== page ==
Wednesday, February 11, 2009

Knesset Elections Results

HOW THEY VOTED: (according to a Haaretz Newspaper poll)
Party Knesset Seats Percent of Voters

Kadima 28 23

Likud 27 21

Beitenu 15 12

Labor 13 10

Shas 11 9

Judaism 5 4

Union 4 3

Home 3 3

Meretz 3 3


Hadash 4 3

United Arab
List Ta'al 4 4

Balad 3 3

12 parties elected to the Knesset


Gil (Senior Citizens Party), Meimad (Rav Melchior)

The remainder were new parties running for the first time that didn't make the required minimum, and joined Gil and Meimad out of the Knesset.

Following the election results Likud and Kadima were both wooing Avigdor Leiberman's Yisrael Beitenu party. Most analysts think that the Likud will wind up forming a coalition of right-wing parties, making up about 65 seats in the Knesset, with Benjamin 'Bibi' Netanyahu as the Prime Minister. Avigdor Leiberman is said to be requesting the Minister of Defense portfolio. Pundits say that should this happen Israel will again be left with a novice,in charge of the army. The reference was to then Labor party leader Amir Peretz, who was Minister of Defense during the War in Lebanon II.

Most analysts don't expect the government, no matter who forms it, to last more than two years.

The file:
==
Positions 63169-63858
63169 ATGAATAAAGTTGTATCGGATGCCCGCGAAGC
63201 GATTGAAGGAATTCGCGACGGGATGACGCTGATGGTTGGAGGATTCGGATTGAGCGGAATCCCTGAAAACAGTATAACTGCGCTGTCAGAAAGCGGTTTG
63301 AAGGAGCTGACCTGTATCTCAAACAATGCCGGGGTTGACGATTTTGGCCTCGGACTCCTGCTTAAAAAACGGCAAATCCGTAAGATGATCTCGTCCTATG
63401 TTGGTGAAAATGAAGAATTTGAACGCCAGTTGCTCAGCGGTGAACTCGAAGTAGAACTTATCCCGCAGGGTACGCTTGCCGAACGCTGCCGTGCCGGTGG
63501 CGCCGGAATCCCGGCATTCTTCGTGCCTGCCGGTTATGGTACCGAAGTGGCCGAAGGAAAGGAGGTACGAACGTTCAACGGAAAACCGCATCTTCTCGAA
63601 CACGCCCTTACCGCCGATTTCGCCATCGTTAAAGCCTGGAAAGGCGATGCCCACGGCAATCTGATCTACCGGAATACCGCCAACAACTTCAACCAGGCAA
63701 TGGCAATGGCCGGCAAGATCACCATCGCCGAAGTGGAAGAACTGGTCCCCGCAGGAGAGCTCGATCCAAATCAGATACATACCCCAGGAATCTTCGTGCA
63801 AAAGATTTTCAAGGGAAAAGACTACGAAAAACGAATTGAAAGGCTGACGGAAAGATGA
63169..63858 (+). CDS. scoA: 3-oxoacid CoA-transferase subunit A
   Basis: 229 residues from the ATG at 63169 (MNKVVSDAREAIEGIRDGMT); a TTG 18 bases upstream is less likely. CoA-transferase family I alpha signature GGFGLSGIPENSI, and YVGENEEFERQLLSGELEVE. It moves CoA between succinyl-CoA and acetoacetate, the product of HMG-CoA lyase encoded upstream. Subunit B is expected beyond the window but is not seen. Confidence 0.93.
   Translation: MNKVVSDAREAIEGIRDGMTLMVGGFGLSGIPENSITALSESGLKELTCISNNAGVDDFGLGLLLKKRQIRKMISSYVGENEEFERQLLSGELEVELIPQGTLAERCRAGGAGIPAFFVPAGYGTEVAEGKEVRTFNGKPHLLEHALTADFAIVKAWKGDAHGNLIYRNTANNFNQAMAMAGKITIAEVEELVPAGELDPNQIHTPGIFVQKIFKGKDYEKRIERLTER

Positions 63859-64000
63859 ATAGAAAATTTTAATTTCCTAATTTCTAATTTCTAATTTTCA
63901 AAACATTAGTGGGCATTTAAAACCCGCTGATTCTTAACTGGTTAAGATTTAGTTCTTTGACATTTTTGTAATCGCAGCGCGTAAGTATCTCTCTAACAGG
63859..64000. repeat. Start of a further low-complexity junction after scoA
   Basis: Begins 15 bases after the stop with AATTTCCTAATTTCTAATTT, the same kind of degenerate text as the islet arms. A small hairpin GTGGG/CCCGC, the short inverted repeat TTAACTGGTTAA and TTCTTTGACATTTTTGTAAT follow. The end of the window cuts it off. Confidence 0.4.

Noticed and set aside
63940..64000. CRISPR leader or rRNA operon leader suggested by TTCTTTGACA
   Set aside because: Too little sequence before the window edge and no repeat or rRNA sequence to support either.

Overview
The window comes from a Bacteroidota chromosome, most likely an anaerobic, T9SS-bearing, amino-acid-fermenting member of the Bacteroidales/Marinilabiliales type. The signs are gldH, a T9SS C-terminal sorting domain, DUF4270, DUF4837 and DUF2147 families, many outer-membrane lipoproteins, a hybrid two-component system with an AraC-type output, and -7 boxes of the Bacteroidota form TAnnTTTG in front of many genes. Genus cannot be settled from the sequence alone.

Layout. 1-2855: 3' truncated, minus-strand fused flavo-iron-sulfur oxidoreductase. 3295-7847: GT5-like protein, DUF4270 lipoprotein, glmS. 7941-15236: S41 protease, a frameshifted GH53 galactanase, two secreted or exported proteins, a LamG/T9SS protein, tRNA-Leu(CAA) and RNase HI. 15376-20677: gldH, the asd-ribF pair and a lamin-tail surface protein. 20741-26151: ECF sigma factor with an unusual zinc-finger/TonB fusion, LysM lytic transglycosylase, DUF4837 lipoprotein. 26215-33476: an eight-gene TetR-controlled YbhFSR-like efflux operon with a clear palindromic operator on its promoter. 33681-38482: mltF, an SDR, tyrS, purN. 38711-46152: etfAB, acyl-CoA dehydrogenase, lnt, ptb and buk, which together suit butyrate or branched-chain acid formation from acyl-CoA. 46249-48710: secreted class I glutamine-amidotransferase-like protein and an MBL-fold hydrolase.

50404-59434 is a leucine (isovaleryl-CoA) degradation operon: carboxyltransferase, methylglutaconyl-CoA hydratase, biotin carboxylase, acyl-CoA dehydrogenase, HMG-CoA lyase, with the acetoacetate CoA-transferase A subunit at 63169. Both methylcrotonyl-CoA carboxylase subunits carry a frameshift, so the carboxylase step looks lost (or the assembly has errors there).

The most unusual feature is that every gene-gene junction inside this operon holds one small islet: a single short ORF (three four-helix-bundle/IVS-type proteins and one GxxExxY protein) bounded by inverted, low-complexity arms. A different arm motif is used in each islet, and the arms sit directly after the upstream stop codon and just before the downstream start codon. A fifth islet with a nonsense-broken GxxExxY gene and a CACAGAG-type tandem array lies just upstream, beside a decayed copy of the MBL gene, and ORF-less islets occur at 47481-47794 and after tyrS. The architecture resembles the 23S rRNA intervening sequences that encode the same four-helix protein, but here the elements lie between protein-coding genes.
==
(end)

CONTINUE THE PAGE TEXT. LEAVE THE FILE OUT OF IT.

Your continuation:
Voter turn-out was at about 65 per cent which was on the low end of high. When Ehud Barak was elected Prime Minister in 1999 the voter turn-out was 79 percent.

Tzipi Livni surprised most of the analysts by getting more votes than Netanyahu. Labor has said it will stay in the opposition rather than join a coalition government. The defeat for Labor was painful. Ehud Barak, the party leader, expected to get more votes than Leiberman, but didn't. Some say it was because the rockets kept falling on Israel even after the war, causing people to wonder exactly what was gained by operation Cast Lead.

Other analysts said Hamas fired the missiles in order to defeat a left-of-center election win. Hamas, the analysts said, prefer to have a right-wing party like Likud, and Yisrael Beitenu, because it is easier for them to stir up support in Gaza if Israel is attacking than if Israel is trying to make peace.

One pundit brought up the example of the Russian Revolution, where the anarchists purposefully set off bombs in order to bring down the wrath of the government and the army. This government repression created a polarization among the population which helped solidify the lefts position, ultimately creating the atmosphere for a successful revolution.

Whatever their motivation, Hamas succeeded in helping defeat Ehud Barak in the polls, and apparently bringing a right-wing coalition into power.

Some analysts call for a national unity government. Should the Likud, Kadima, and Labor band together, they would form a majority that would allow that coalition to rule, excluding Leiberman from the government.

However, it is considered unlikely that Netanyahu would agree to share power with Tzipi Livni or Ehud Barak. Netanyahu was reported to have turned down Livni's offer of a rotation agreement.

The only positive thing that happened on election day, and for mystics a good omen, was that it finally rained in Israel. A thunderstorm began during the night prior to the elections and continued well into the evening. "Geshem zeh bracha" (Rain is a blessing,) said the mystics. It is still an open question if the results of this election were a blessing or something far worse.